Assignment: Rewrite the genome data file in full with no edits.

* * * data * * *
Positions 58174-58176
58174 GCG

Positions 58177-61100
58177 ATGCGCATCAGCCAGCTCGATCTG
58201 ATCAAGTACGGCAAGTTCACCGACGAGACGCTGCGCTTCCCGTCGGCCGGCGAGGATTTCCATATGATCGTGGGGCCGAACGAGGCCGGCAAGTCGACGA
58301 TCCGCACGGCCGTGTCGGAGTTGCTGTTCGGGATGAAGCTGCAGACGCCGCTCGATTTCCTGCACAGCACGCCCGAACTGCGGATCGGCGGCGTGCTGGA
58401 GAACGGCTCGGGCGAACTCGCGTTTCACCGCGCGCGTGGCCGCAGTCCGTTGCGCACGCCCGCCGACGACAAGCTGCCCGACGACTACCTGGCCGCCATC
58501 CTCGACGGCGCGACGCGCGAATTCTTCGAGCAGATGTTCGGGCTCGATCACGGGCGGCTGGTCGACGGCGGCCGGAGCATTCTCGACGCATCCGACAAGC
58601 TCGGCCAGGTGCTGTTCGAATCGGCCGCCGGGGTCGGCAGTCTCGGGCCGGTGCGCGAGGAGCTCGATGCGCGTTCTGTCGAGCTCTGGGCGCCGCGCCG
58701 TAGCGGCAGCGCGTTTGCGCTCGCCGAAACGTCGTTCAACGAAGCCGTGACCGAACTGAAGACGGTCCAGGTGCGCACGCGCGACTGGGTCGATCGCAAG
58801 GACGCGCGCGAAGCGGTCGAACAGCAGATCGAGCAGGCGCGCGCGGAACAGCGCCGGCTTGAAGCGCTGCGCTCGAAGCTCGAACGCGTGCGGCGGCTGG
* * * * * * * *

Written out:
Positions 58174-58176
58174 GCG

Positions 58177-61100
58177 ATGCGCATCAGCCAGCTCGATCTG
58201 ATCAAGTACGGCAAGTTCACCGACGAGACGCTGCGCTTCCCGTCGGCCGGCGAGGATTTCCATATGATCGTGGGGCCGAACGAGGCCGGCAAGTCGACGA
58301 TCCGCACGGCCGTGTCGGAGTTGCTGTTCGGGATGAAGCTGCAGACGCCGCTCGATTTCCTGCACAGCACGCCCGAACTGCGGATCGGCGGCGTGCTGGA
58401 GAACGGCTCGGGCGAACTCGCGTTTCACCGCGCGCGTGGCCGCAGTCCGTTGCGCACGCCCGCCGACGACAAGCTGCCCGACGACTACCTGGCCGCCATC
58501 CTCGACGGCGCGACGCGCGAATTCTTCGAGCAGATGTTCGGGCTCGATCACGGGCGGCTGGTCGACGGCGGCCGGAGCATTCTCGACGCATCCGACAAGC
58601 TCGGCCAGGTGCTGTTCGAATCGGCCGCCGGGGTCGGCAGTCTCGGGCCGGTGCGCGAGGAGCTCGATGCGCGTTCTGTCGAGCTCTGGGCGCCGCGCCG
58701 TAGCGGCAGCGCGTTTGCGCTCGCCGAAACGTCGTTCAACGAAGCCGTGACCGAACTGAAGACGGTCCAGGTGCGCACGCGCGACTGGGTCGATCGCAAG
58801 GACGCGCGCGAAGCGGTCGAACAGCAGATCGAGCAGGCGCGCGCGGAACAGCGCCGGCTTGAAGCGCTGCGCTCGAAGCTCGAACGCGTGCGGCGGCTGG